Monday, January 15, 2018

Tip Time

Hello!  I have decided to do a new monthly feature on my blog, in addition to the query critiques--Tip Time!!

The plan is to share something interesting I've learned or seen throughout the course of the month that I think will be helpful for you all to read about.  If you have any other suggestions for kinds of tips you'd like to read or what you want me to talk about (tip-wise or otherwise!), let me know in the comments section.

For January, after reading lots of requested manuscripts and opening chapters of queries, my tip is: really put thought into where you start your story.

The opening of a story is the most important part--it needs to draw us into the world, connect us to the characters, and keep us intrigued enough to keep turning the pages.  I know that's a tall order, but in addition to all that, it needs to start in the right place.

I've seen several manuscripts recently that suffer from that problem and there is no general cure-all for this.  You have to really consider your story and your audience.  I will give two examples to illustrate what I mean (hopefully)!  
  • Awhile ago, I read the beginning of a YA WWII story about Jewish refugees who board a cruise ship to Cuba to escape the Third Reich but risk being turned away and mutiny in the middle of the ocean.  Super fascinating, with a plot that I'd never heard about before (and you know how much I love unknown history).  However, the beginning of the story was bogged down with backstory about Nazis, Kristallnacht, and the treatment of German Jews.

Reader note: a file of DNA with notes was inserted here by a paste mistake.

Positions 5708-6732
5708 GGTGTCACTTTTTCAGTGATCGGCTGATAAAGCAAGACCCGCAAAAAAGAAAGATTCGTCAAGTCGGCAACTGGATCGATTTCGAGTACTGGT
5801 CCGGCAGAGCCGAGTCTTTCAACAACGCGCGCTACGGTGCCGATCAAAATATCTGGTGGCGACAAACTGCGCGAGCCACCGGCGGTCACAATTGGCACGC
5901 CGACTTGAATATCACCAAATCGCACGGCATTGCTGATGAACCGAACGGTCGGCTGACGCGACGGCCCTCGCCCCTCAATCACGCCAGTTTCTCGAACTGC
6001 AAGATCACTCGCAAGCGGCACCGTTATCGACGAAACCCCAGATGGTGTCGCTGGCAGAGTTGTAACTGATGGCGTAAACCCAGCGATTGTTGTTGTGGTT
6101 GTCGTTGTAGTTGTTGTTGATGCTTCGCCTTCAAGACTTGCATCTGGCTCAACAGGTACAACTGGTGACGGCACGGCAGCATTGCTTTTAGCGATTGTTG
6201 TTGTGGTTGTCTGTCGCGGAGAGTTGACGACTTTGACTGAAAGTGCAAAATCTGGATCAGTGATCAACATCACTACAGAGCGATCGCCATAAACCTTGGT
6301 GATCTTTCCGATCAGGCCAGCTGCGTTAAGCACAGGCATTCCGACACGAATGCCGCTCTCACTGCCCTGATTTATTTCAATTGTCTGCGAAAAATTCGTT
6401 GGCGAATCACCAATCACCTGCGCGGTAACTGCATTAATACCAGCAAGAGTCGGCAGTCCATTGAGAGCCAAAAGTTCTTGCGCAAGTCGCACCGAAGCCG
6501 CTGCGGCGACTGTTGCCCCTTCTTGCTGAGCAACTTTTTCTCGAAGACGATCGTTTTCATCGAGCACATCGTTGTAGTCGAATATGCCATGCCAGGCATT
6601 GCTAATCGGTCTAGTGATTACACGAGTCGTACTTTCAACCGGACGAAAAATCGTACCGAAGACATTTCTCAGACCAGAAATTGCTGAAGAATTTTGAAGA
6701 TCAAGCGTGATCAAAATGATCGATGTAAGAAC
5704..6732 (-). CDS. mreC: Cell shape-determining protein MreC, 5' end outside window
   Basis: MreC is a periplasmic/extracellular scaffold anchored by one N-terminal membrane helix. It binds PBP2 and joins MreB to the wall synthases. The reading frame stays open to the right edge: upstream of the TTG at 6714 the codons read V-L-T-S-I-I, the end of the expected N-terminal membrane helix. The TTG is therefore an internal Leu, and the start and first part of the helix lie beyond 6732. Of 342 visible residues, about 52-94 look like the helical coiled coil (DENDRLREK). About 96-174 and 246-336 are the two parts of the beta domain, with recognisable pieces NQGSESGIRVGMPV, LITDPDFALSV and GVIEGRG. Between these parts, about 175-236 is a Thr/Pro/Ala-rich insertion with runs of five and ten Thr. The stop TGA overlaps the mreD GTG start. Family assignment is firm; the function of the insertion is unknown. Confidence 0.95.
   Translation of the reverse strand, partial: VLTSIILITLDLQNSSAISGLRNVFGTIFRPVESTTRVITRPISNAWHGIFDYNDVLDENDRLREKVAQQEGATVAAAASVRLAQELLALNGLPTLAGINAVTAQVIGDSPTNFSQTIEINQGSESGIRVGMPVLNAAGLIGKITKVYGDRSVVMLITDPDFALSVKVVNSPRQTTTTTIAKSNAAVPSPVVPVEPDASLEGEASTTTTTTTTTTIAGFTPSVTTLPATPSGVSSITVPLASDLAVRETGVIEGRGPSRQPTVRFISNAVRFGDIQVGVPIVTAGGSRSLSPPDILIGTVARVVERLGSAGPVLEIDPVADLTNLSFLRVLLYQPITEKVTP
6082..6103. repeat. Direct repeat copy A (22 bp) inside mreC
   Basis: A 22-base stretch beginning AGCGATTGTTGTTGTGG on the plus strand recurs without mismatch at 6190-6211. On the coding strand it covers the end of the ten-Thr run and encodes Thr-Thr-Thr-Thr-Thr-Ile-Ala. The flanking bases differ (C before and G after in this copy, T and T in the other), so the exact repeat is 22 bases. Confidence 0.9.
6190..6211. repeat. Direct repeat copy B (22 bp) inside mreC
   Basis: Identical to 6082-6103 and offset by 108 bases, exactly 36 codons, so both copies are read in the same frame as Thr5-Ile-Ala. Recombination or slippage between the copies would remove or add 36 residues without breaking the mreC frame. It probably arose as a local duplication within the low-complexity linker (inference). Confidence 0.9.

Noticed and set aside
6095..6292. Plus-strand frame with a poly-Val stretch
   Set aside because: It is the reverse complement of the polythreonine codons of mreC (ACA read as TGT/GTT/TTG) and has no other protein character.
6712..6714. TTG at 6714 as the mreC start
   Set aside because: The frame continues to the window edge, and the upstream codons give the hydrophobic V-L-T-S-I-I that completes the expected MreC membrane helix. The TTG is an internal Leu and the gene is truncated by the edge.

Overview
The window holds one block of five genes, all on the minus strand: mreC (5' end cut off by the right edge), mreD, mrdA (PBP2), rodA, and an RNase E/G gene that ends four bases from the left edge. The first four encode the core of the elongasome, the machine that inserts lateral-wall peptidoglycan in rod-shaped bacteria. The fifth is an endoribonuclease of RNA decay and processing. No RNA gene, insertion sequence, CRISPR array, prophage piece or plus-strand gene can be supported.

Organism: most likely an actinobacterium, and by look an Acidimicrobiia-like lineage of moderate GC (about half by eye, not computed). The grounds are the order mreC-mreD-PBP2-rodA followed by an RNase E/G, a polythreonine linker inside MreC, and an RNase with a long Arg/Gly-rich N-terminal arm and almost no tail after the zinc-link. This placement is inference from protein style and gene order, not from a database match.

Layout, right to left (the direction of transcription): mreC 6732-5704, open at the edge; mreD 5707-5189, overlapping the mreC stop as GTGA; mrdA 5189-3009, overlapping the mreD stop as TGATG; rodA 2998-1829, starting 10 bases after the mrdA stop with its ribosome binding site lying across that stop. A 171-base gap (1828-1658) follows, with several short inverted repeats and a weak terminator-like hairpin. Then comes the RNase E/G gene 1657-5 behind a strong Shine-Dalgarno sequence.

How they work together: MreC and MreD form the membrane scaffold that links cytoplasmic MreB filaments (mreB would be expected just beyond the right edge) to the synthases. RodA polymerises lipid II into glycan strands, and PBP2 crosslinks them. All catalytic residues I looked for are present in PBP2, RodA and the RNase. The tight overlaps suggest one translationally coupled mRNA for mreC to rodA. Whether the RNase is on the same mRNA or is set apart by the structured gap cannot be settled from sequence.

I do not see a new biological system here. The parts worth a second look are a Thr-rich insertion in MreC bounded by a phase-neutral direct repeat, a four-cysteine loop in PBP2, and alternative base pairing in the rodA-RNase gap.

It wasn't the most captivating start, since I already knew the background of the situation and was eager to jump right to what happened on the cruise ship.  With things in the historical fiction genre, starting right at the meat of the story is more important to me than getting all the backstory out right away--I'd rather that be sprinkled in throughout the first half.
  • I also read a MG spy adventure that had the opposite problem.  We were dropped into the action right away and I felt really confused!  There was a kid fighting masked men and dodging through alleyways and I had no idea why.  With something like this, where there isn't a readily grasped context, such as the Holocaust or an easily recognized situation, I like to see stories start slower and spend more time in the character's mindset so that we have time to acclimate to the world we are in and then move on to the meat.
This all goes to show that there is no one "right way" to start a manuscript that works for every genre.  You have to consider if your readers need background information to understand what's going on or if you're writing a well-known period of history or circumstance; if the most compelling way to draw readers in is to start at a tense scene and then flashback or to move forward chronologically; the best way to create a connection between your readers and MC; how to build tension and keep the pace moving, etc.  There are so many important things to get right! 

But when you do, you have something really wonderful that agents, editors, and readers can get excited about!!  I hope this was a helpful tip--since this is my first time doing this, I'd super appreciate feedback and thoughts!  Thanks, everyone!